JH: Writing the journal is a way that I do process things. I write in my in my journal that way and it helps me think and respond to things. Bearing my soul to the world sounds kind of scary to me feeling so broken but something I’ve discovered from writing is that I have a voice. Everyone does. We just have to choose to use it, to not stay silent when God asks us to speak but choosing to follow Him in what we say and do in a way that brings Him glory. Being a quieter person, it is a hard choice for me to speak when I’m scared. Writing something others will read is choosing to use my voice, and also a choice to open myself to let God use me.

A verse that has really encouraged me to speak is Esther 4:14, about being here for such a time as this. That pretty much hits what I’m here for. Created for this time and place for His glory.

CTO: Will there be other books from Joy Hawthorne in the future? If so, any hints as to what you may be working on? 

JH: There’s no ‘next book’ I’m currently working on, but writing about what God is doing in my life and sharing it to bless others is something I love to do. If I felt God was leading me that way I hope I’d be willing to follow Him and do it again. So I’m open to it, writing will probably be something I will always do, love, and grow in.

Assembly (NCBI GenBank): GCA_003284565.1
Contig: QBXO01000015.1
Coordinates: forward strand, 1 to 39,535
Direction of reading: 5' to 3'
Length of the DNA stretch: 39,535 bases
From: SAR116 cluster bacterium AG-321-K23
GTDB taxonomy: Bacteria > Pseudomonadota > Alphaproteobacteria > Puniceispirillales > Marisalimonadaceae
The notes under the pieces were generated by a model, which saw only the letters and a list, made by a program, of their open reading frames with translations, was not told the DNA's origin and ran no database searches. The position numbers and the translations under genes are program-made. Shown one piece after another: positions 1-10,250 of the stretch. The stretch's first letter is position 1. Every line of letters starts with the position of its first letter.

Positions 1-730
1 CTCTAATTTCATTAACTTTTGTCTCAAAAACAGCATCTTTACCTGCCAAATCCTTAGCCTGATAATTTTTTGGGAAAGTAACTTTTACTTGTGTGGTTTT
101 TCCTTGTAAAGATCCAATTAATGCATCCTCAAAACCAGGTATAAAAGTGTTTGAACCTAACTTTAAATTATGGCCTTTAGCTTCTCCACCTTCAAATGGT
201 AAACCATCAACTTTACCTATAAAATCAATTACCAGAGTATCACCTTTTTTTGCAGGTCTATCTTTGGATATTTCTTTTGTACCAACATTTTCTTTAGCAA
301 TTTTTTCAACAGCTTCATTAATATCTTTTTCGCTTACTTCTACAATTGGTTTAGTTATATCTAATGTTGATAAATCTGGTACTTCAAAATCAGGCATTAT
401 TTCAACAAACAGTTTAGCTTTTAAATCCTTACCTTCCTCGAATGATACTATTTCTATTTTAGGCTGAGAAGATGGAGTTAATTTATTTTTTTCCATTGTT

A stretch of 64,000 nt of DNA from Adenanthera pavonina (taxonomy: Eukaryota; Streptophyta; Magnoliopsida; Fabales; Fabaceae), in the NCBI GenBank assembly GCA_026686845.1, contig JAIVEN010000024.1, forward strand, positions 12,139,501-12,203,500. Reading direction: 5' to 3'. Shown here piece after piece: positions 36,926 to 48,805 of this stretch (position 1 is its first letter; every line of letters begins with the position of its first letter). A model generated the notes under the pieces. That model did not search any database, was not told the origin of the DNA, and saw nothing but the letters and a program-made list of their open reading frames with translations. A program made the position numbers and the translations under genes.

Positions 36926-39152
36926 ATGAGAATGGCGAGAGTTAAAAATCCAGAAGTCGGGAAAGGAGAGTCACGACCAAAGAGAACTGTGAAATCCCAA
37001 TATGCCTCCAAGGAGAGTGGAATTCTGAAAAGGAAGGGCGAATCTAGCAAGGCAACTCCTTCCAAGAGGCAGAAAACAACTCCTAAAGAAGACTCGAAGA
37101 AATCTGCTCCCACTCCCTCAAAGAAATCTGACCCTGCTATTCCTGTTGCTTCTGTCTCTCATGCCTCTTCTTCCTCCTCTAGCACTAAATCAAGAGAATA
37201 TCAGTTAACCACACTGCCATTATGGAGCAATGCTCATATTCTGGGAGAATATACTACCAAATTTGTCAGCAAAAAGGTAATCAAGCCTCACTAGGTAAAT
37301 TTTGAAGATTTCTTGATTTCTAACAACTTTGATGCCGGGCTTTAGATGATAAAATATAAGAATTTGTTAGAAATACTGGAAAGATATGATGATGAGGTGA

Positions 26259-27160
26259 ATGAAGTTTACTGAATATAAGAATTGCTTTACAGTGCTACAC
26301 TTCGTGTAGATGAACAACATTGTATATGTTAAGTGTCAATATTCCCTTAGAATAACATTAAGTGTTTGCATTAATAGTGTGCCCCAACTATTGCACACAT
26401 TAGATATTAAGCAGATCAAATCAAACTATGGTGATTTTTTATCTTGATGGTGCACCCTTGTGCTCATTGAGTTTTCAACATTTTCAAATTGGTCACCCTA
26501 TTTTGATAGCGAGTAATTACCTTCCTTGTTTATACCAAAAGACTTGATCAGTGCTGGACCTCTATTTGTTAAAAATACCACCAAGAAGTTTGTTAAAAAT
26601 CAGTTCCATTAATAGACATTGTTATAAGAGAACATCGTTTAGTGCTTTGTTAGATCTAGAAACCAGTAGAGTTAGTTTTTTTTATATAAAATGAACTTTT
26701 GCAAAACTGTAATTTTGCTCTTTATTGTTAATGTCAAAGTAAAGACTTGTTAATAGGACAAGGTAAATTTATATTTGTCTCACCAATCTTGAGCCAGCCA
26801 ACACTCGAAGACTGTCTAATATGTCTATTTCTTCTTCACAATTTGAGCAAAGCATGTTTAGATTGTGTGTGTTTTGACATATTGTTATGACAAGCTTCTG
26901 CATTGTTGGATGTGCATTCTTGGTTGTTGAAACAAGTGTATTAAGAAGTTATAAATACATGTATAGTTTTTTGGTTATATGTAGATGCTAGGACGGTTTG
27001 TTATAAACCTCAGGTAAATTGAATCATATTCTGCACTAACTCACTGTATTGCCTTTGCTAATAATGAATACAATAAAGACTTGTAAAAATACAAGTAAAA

I am a Live Dead Publishing book reviewer.

Shortcut To Second Mile

Tim Elmore is always suggesting ways to help those who work with students—parents, teachers, coaches, youth workers—to more effectively interact with young people.

Many of us (adults and students) struggle with wanting things to happen NOW! As a result, we tend to look for shortcuts. Dr. Elmore suggests that a “second mile” mindset will serve us all better. Check this out:

“In order to move from the ‘shortcut’ mindset to the ‘second mile’ mindset, let me suggest these shifts:

Stop Asking Shortcut Questions…

  1. What can I get by with?
  2. What meets ‘expectations’?
  3. How little can I study and still pass?
  4. What can I get out of this job?
  5. Is my behavior justifiable?
  6. Is there an easier way to do this?

Start Asking Second Mile Questions…

  1. What would surprise my supervisor?
  2. What would ‘excellent’ look like?
  3. How much can I study to improve?
  4. What can I give to this job?
  5. Is my behavior helpful to others?
  6. Is there a better way to reach the goal?”

If you are leading students today, I would highly recommend you check out Dr. Elmore’s latest book Marching Off The Map.

9 More Quotes From “Marching Off The Map”